In the latest in this series on the greatest matches he ever witnessed, RTÉ GAA commentator Darragh Maloney looks back at that 2006 All-Ireland SFC semi-final between Mayo and Dublin.
There are two things most people think of when they reflect on the 2006 All-Ireland Football semi-final between Mayo and Dublin and the comeback from seven points down is usually the second one; the first is nearly always the row before the start of the match.
The debate over whether the chaos before the start helped Mayo, or whether they would have won anyway, still goes on but Mayo did win by one point and Dublin didn't score for the first 17 minutes.
I was reminded recently by Sportsfile photographer Oliver McVeigh that a similar incident took place before the 2003 All-Ireland Final between Armagh and Tyrone. On that day, Tyrone came out first and went down to Hill 16 and they were then joined by the Armagh players. However it did not help Armagh as Tyrone won the game.
When the Mayo players broke away after their team photograph and headed down to Hill 16, it was a surprise to those of us standing on the sideline as Dublin normally go to warm-up at that end. I am not sure why that tradition has become the norm but it has been that way for as long as I can remember.
Dublin had yet to come out onto the field but their players and management could be seen talking at the bottom of the tunnel under the Hogan Stand. We wondered would they go down to the Canal End or go down to join the Mayo players?
In the RTÉ studio, Colm O’Rourke described Mayo’s actions as "a foolish thing to do" while Joe Brolly thought it was "a futile gesture."
The Dublin players walked down to Hill 16 in a tight bunch and applauded the fans before the mayhem began. It was a dangerous place to be and sure enough, a member of the Dublin back-room team required several minutes of attention from medics after being hit by a stray football.
The argument over whether it worked as a way of disrupting Dublin divides along county lines but Mayo raced into a 0-04 to 0-00 lead after 15 minutes and it took Paul Caffrey’s side 17 minutes to get their first point from Conal Keaney.
What can’t be argued about is the fact that it was a brilliant game.
In the middle of that four-point burst was that stunning sideline score from Ciaran McDonald. Ger Canning, on commentary, compared it to the Maurice Fitzgerald point in Thurles five years previously and it was the perfect comparison in terms of pure skill from the Crossmolina player.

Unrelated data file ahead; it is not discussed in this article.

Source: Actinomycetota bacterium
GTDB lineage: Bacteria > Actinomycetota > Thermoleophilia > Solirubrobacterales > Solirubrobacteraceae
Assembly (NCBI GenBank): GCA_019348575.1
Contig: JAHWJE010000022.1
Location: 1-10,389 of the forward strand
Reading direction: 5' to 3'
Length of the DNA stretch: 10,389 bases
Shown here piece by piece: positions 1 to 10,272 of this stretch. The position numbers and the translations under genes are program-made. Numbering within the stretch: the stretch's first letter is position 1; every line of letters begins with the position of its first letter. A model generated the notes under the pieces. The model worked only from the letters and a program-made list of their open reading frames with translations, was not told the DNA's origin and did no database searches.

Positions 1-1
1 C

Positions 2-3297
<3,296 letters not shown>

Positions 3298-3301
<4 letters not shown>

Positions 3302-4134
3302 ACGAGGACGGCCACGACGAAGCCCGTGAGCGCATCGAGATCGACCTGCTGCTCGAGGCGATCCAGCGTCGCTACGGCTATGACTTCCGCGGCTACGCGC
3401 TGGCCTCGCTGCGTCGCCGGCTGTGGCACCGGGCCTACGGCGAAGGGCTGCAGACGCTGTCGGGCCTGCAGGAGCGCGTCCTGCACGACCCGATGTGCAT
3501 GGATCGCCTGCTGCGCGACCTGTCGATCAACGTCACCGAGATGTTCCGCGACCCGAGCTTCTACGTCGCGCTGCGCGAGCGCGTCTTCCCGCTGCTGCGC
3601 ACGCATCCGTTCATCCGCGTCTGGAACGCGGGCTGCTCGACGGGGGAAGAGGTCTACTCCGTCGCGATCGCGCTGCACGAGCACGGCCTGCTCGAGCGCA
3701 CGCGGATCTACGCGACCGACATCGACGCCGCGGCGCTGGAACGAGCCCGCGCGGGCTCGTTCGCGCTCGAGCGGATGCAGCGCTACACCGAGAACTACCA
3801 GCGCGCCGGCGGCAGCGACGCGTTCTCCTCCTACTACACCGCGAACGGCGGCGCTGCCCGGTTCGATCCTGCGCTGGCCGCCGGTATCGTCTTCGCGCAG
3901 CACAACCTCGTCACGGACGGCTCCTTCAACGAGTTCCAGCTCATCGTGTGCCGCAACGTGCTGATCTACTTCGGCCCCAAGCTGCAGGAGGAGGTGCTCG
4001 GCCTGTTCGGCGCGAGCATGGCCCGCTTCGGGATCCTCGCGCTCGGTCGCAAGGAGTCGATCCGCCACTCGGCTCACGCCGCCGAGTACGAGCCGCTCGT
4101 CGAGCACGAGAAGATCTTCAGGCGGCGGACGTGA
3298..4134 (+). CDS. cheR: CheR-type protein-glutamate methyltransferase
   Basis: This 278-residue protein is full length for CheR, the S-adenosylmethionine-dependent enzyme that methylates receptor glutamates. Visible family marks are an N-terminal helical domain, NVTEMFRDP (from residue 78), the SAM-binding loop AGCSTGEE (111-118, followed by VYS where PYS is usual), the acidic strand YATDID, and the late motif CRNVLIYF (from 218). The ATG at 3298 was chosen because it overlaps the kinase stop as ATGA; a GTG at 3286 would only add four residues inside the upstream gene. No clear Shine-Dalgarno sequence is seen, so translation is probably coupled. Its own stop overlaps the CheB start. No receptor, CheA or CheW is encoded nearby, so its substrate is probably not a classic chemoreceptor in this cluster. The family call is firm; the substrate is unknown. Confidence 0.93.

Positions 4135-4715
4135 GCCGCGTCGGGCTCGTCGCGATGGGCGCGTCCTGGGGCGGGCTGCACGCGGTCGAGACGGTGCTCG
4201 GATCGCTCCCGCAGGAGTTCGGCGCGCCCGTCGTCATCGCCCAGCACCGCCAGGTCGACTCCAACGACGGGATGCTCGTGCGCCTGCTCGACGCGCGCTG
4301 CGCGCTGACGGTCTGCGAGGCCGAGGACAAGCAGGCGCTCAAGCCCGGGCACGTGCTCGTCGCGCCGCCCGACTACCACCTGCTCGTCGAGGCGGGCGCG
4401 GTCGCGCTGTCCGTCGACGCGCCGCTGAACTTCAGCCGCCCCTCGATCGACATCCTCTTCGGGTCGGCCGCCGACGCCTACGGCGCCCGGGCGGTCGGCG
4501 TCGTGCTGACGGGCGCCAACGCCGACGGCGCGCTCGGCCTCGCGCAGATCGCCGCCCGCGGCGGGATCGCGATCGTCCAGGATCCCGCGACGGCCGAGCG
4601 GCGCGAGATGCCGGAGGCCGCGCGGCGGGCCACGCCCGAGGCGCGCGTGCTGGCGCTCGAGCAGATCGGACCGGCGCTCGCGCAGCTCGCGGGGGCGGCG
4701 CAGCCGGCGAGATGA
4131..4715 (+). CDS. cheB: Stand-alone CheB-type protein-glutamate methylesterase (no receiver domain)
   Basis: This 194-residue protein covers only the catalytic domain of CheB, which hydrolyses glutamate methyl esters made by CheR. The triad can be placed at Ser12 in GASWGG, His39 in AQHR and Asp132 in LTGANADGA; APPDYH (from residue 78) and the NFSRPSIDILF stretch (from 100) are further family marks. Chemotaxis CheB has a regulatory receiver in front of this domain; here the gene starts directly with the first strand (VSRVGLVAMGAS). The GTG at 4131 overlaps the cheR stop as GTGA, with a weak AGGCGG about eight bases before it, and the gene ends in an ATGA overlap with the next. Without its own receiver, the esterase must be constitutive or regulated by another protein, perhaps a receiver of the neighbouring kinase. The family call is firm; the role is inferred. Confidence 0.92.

Dublin settled down with a goal after 23 minutes when goalkeeper David Clarke failed to hold an Alan Brogan shot and it was slotted home by Keaney and that brought them level.
Before that, Dublin could have lost Ciarán Whelan after a challenge on Ronan McGarritty, for which he received a yellow card. The sides were tied twice more before Mossy Quinn put Dublin ahead with a free. Mayo hit back with two quick points and were 0-09 to 1-05 ahead at the break.
With Kerry waiting in the final, Dublin made a huge push to claim their first appearance in the decider for 11 years with a stunning scoring blitz at the start of the second half. Alan Brogan scored three points in four minutes while Jason Sherlock scored a goal in the 37th minute.
Dublin outscored Mayo by 1-6 to 0-1 in the first 10 minutes of the second half to turn a one-point deficit into a seven-point lead and Mayo were reeling.
Mayo manager Mickey Moran had already brought David Brady on in the second half and he introduced Andy Moran in the 46th minute and the Connacht champions set about clawing their way back into the game.
They scored the next two points from Ger Brady and Alan Dillon before Moran scored the goal he reportedly promised his manager beforehand, in the 51st minute. In the space of four minutes, the Dublin lead had been trimmed to two points. It was Moran’s first goal in the championship and it was the first one Dublin had conceded in the 2006 competition.
The superb Kevin O’Neill, who played with Na Fianna in Dublin at the time, brought them back to within one before Dillon had them level with a quarter of the match remaining.
Dublin were really struggling to cope with the momentum shift and were behind after a Conor Mortimer free gave Mayo the lead in what Kevin McStay described on TV as "the match of the decade."
It took Dublin ten minutes to equalise but they managed it through Alan Brogan and then Ciaran McDonald slotted over his second point of the match to give Mayo a one-point lead and three minutes to hang onto it.
Mossy Quinn had been taken off so substitute Mark Vaughan took over the place-kicking duties in added time as Dublin chased another equaliser. He had a ’45 punched away by David Clarke and hit a long-range wide with close to the last kick of the match.
One hundred years after they first met, Mayo had their first championship win over Dublin and set up a repeat of the 2004 All-Ireland final against Kerry.
Alas, for Mayo fans, the outcomes in the deciders would follow similar patterns.